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City Council to consider grant program to help reduce crime

The micro-grants would be available to community groups with programs to reduce crime and violence in the city.


The Fayetteville City Council on Monday will hear about a micro-grant program that would work with community groups to reduce crime in the city.

“It’s part of the city’s violence reduction strategies,” City Manager Doug Hewett said Friday. “We hope to leverage groups with ideas on how to help us. We have grants ranging from $1,500 to $5,000. They’re designed to support community groups who have programs to prevent violence and crime in the city of Fayetteville.”

The council is scheduled to meet at 7 p.m. at City Hall.

Hewett said groups are not required to be a nonprofit to request a micro-grant.

“The program is also designed for capacity building,’’ Hewett said. “If you’re able to demonstrate how you will use those funds to the city’s goals, then the next go-round they can apply for a larger grant.”

Hewett said there will be four Community Safety Micro-Grant cycles. The city has allocated $50,000 for each cycle.

Interested organizations must have an annual operating budget of less than $100,000, according to background material in the agenda packet.

Fayetteville Police Chief Gina Hawkins first proposed a series of crime reduction strategies in the fall of 2021, according to background material about the program. The council appropriated $250,000 to fund the Community Safety Micro-Grant strategy in November.

Over the winter, the material states, the Police Department and the city’s Economic and Community Development Department benchmarked other programs and reviewed best practices.

The first grant cycle is expected to get underway on May 2. Applications would be due by 11:59 p.m. on May 29. The fourth and final grant cycle is expected to be completed by the fall of 2023, if not funded further.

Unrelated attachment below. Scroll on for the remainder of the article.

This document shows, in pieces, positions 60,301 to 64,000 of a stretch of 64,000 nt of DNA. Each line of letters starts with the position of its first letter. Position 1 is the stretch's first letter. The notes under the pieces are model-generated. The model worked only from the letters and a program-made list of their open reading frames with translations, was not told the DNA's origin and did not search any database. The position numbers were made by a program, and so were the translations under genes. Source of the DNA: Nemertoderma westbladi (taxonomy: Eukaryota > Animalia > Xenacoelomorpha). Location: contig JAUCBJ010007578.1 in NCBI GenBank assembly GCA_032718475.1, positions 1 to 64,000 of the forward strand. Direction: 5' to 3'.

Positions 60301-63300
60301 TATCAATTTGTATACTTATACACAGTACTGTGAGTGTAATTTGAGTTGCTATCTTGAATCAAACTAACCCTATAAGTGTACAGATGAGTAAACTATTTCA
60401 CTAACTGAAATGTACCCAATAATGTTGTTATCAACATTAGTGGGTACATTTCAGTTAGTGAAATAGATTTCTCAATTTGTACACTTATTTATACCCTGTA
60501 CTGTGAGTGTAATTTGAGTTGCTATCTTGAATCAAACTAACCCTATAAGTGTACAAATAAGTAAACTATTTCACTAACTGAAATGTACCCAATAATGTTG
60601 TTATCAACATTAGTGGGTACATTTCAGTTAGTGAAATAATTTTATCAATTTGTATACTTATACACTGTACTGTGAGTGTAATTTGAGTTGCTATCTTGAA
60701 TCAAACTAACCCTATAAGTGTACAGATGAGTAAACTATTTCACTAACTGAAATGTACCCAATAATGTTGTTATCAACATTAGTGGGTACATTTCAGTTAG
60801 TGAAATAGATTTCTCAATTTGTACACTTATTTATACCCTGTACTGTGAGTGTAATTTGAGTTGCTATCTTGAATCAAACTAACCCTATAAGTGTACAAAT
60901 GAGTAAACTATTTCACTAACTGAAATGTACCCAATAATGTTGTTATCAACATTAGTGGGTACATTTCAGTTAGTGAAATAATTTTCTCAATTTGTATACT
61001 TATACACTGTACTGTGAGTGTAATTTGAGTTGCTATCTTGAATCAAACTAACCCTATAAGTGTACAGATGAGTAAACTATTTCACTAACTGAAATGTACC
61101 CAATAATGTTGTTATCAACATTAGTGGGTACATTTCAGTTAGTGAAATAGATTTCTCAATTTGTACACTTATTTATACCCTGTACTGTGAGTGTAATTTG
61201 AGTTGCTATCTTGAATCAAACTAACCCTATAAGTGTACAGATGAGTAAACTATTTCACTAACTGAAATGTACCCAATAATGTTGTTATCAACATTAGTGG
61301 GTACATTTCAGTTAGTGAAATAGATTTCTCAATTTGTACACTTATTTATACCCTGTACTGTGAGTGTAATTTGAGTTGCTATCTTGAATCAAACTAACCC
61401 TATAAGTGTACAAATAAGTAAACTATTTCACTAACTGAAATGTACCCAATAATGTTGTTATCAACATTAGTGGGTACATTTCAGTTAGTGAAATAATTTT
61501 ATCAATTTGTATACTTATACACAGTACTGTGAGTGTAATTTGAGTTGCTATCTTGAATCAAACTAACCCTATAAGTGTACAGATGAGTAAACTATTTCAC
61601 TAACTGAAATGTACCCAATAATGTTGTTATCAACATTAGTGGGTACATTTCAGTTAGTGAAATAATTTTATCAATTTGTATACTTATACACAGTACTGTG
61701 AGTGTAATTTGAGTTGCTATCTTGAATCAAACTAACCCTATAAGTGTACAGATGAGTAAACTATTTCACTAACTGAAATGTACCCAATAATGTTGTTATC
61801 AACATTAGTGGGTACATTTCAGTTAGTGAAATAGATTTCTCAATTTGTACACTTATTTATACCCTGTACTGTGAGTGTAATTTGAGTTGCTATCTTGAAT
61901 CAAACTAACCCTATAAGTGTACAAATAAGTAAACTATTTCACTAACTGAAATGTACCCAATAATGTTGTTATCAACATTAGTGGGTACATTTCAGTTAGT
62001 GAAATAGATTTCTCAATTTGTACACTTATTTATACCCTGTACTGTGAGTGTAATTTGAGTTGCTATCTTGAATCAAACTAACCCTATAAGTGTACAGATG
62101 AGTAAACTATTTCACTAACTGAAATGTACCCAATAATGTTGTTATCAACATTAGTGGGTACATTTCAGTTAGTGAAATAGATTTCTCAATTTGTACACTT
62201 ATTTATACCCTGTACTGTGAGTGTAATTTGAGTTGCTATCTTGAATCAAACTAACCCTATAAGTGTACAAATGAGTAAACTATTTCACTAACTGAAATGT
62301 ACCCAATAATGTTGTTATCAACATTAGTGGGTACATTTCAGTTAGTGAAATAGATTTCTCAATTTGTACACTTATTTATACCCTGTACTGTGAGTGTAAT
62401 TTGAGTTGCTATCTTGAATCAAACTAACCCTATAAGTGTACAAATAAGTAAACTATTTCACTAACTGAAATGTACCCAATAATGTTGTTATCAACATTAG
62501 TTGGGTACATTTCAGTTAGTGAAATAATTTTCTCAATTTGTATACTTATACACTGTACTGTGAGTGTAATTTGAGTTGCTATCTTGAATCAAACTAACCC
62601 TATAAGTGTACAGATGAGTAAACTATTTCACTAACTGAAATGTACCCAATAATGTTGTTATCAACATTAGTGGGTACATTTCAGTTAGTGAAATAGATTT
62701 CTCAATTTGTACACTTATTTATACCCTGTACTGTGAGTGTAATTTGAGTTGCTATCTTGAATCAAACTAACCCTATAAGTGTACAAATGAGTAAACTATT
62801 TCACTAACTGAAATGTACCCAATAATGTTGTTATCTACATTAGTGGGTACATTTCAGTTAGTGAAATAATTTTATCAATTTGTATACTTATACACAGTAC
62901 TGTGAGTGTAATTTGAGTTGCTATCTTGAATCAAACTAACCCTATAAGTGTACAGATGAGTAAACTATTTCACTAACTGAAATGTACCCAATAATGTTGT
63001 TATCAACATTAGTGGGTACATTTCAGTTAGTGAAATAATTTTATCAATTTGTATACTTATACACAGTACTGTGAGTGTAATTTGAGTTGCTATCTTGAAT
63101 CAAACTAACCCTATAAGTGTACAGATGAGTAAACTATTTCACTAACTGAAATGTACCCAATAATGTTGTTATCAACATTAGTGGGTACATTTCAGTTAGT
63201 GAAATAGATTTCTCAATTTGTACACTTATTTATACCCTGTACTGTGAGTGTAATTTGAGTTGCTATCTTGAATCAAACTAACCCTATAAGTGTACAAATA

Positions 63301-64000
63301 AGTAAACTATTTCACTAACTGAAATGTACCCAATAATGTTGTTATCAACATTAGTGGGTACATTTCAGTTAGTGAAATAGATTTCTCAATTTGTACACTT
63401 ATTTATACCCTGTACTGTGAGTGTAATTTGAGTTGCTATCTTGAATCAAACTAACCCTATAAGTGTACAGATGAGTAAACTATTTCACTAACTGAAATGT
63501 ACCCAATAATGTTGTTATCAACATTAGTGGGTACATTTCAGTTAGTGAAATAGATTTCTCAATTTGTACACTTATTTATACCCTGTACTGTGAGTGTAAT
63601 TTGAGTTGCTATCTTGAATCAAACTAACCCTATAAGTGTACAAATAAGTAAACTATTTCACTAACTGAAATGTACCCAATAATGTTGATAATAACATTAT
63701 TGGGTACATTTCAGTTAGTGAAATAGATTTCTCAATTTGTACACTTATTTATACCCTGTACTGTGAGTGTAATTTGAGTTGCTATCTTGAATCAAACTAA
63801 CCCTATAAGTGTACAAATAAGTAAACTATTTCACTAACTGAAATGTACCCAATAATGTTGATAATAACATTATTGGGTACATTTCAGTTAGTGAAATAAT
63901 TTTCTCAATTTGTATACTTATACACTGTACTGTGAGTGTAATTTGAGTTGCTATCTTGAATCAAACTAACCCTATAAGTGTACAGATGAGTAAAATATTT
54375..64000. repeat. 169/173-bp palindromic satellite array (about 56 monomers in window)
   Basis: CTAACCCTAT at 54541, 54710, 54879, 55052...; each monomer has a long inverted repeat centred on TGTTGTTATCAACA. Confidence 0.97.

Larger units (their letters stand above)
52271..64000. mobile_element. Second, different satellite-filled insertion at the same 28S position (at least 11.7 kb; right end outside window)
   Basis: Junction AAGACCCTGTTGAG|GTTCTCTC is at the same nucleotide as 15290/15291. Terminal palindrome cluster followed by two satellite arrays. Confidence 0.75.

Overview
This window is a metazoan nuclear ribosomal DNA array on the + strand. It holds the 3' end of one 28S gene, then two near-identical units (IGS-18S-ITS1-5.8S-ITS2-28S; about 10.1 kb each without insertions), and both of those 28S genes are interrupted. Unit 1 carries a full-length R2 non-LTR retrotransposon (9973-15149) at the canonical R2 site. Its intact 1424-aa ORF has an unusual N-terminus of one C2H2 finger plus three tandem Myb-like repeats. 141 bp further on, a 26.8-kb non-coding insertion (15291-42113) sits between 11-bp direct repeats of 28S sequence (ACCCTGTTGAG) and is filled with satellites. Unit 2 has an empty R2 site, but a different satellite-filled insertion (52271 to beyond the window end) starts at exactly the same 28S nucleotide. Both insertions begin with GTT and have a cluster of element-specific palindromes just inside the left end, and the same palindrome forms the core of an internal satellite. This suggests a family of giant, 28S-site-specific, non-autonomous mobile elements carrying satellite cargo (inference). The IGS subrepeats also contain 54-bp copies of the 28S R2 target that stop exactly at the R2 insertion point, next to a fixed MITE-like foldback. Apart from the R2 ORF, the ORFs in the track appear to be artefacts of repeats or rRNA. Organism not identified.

“Funded programs will be required to report measurable outcomes,” the city said.

Two pre-application workshops will be offered to provide instructions on how to use the application portal, the material states.

In other business, the council has several items on its consent agenda. They include:

-The adoption of a capital project ordinance amendment to provide additional funding for a Greenock Avenue Hurricane Matthew repair project.

The avenue at the privately-owned Arran Lake was damaged by the storm on Oct. 8, 2016. 

“It used to be a roadway on top of a dam,” Hewett said. “That project, that amendment, allows us to move forward in the third quarter of 2022 and repair that roadway that was damaged. The project is funded wholly by the state and federal government and taken us time to move through the state and Corps of Engineers. Hopefully, it’s to go out to construction."

-The consideration is a conditional rezoning off Santa Fe Drive in western Fayetteville. If approved, the conditional rezoning would change from single-family 10 to mixed-residential 5 to build no more than 960 apartment units on Berkley Hall Way.

That site, the property of WHM Group LLC, contains more than 81 acres.

“This is at the corner of (the) All American (Freeway), Interstate 295 and Santa Fe,” Hewett said. “That’s down from the Amazon business park. It will help us significantly with our need for housing in the city. That’s consent additional zoning.”

-The adoption of a budget ordinance amendment to change downtown parking enforcement times to 9 a.m. to 7 p.m. Monday through Friday.  

Michael Futch covers Fayetteville and education for CityView TODAY. He can be reached at mfutch@cityviewnc.com. Have a news tip? Email news@CityViewTODAY.com.

Fayetteville, City Council, crime reduction, mini-grants